After an eight-month investigation, a grand jury has reported that Roman Catholic officials protected 58 sexually abusive priests in a Long Island diocese, called the diocese's policy toward victims a sham and urged New York legislators to tighten state laws on child molestation.

Because New York has a five-year statute of limitations on criminal charges of child sexual abuse, the Suffolk County grand jury was unable to indict any priests in the Rockville Centre diocese, which covers 1.3 million Catholics and is headed by Bishop William F. Murphy, a former assistant to Cardinal Bernard Law in Boston.

Instead, the grand jurors issued a 181-page report that graphically recounts allegations of rape and molestation by Long Island priests, including one who allegedly abused a boy and then addressed a crucifix on the wall, saying, "I'll talk to you later."

Although in 1985 the diocese adopted a written policy on sexual abuse with a "pastoral tone," the report said, "it was a sham" from the start. "Victims were deceived; priests who were civil attorneys portrayed themselves as interested in the concerns of victims and pretended to be acting for their benefit while they acted only to protect the diocese," it said.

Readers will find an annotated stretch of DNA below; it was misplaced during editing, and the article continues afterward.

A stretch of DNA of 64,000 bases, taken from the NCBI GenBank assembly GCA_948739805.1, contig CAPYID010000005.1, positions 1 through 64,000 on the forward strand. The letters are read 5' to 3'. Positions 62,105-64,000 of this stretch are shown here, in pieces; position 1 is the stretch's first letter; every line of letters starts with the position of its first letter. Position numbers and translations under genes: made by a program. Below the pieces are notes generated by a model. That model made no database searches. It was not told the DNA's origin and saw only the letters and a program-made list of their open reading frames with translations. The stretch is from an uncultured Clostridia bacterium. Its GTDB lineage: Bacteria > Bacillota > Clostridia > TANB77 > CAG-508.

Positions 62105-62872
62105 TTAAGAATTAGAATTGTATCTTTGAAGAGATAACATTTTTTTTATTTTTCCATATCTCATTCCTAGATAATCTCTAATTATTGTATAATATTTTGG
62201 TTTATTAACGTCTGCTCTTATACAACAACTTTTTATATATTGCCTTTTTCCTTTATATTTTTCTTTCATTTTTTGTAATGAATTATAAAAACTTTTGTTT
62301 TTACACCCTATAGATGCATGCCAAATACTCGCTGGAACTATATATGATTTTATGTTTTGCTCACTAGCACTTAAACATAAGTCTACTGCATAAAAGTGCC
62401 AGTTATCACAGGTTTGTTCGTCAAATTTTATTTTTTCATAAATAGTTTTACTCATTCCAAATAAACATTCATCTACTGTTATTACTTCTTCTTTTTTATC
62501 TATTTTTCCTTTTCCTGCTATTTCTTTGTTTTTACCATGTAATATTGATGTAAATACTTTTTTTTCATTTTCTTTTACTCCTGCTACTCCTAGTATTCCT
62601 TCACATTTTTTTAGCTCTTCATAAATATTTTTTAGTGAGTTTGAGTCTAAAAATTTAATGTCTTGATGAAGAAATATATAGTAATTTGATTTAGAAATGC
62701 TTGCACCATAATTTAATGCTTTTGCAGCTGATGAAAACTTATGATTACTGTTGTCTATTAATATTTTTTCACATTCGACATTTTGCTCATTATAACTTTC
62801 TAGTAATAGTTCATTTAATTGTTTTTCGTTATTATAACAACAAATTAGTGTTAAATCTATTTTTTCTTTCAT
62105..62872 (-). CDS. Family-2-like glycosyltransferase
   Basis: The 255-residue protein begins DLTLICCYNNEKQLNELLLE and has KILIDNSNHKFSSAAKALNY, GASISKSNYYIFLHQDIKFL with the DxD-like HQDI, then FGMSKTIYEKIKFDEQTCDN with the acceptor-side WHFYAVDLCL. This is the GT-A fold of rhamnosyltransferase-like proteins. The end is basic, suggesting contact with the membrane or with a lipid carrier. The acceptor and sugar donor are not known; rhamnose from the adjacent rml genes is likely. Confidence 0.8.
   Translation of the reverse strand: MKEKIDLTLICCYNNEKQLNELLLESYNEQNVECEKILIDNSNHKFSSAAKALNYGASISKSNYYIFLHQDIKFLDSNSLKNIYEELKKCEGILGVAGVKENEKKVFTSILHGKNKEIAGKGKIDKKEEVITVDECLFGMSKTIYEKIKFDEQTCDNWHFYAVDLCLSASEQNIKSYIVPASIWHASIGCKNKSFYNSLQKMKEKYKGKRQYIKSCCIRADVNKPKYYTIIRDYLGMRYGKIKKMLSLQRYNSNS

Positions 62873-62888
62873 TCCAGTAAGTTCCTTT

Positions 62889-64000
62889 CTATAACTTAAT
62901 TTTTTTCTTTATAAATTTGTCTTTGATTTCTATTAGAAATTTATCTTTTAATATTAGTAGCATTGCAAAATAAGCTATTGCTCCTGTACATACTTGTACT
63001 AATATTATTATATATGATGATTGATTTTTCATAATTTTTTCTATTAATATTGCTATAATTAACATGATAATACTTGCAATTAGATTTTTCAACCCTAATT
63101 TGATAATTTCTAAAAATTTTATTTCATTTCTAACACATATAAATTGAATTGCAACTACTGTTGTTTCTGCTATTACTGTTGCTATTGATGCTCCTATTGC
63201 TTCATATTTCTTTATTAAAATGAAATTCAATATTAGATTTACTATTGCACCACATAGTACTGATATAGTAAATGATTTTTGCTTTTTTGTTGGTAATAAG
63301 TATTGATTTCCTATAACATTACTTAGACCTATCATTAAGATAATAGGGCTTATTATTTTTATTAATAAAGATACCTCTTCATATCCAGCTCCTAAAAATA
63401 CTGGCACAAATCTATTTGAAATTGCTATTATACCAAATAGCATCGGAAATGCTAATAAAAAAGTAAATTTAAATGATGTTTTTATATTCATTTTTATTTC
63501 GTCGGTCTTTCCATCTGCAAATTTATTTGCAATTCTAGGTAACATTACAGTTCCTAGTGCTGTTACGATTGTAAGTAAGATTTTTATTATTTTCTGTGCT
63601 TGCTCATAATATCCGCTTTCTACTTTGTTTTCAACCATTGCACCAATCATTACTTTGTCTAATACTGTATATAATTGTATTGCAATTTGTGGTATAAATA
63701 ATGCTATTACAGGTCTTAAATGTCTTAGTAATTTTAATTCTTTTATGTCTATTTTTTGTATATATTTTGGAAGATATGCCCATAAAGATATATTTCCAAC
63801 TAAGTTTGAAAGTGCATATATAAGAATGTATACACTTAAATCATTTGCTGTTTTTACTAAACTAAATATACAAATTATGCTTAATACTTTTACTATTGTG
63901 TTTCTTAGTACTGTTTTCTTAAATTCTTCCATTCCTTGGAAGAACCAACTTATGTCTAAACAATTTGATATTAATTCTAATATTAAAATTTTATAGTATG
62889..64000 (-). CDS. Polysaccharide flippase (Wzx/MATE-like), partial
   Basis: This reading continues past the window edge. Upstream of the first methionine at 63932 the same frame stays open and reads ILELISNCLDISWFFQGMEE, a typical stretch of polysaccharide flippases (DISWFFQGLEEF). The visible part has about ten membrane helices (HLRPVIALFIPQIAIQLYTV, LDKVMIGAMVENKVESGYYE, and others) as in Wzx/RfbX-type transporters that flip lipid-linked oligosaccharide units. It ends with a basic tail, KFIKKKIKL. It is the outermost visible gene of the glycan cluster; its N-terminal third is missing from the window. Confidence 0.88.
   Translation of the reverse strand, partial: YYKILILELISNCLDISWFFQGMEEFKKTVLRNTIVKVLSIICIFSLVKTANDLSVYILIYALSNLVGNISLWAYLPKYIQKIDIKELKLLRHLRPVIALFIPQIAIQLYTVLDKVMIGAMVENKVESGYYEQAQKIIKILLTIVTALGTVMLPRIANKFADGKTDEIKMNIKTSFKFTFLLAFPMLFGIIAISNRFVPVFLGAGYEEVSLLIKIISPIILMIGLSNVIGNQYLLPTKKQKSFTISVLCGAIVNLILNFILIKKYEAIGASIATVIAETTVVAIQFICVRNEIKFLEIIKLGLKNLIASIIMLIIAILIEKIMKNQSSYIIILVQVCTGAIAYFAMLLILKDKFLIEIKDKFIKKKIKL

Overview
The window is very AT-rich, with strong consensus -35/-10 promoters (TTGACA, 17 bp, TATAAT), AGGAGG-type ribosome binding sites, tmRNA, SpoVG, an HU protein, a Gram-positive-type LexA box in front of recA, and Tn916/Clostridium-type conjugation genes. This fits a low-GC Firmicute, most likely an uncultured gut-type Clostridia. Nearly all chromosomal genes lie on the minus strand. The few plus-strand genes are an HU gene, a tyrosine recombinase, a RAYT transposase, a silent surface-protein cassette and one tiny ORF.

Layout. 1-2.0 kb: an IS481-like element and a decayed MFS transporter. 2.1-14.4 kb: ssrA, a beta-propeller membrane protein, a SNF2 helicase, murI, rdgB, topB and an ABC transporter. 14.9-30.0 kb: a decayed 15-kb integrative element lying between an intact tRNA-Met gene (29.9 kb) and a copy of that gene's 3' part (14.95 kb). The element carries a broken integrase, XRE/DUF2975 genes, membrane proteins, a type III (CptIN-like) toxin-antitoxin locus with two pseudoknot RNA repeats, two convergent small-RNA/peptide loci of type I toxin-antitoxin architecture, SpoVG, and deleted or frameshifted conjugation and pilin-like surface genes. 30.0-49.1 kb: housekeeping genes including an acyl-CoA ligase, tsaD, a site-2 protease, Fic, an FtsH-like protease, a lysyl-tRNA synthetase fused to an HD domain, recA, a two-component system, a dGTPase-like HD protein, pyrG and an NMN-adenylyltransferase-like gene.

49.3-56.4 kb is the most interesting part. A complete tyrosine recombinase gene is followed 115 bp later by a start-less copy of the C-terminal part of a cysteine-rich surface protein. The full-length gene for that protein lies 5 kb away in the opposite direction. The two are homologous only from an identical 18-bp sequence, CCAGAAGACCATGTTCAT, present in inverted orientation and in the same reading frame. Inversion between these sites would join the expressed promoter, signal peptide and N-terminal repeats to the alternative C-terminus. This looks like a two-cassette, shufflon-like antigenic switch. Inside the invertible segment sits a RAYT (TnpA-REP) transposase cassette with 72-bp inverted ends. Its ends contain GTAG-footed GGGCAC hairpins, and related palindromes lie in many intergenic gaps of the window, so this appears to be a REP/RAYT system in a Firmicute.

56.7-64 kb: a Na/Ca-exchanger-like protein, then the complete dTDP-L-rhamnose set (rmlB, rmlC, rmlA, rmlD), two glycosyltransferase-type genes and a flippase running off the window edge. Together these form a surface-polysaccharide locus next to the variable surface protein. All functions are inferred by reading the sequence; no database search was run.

In a three-page public response yesterday, the diocese said it "unequivocally rejects" the grand jury's characterizations. "Specifically, the accusation that the Diocese of Rockville Centre conceived and agreed to a plan using deception and intimidation to prevent victims from seeking legal solutions to their problems is simply not true," the diocese said.

The report recommends that New York eliminate its time limit on prosecuting child sexual abuse and require clergy to report allegations of abuse to civil authorities. The diocese said Murphy, who became bishop of the Rockville Centre diocese in 2001, has endorsed a bill to extend the statute of limitations and has called on the legislature "to make all who work with children mandatory reporters" of child abuse.

Suffolk County District Attorney Thomas J. Spota said the grand jury heard testimony by 97 witnesses, including 37 priests, and reviewed thousands of pages from church archives. In all those documents, he said, there was no evidence that the diocese ever reported criminal conduct by priests to civil authorities.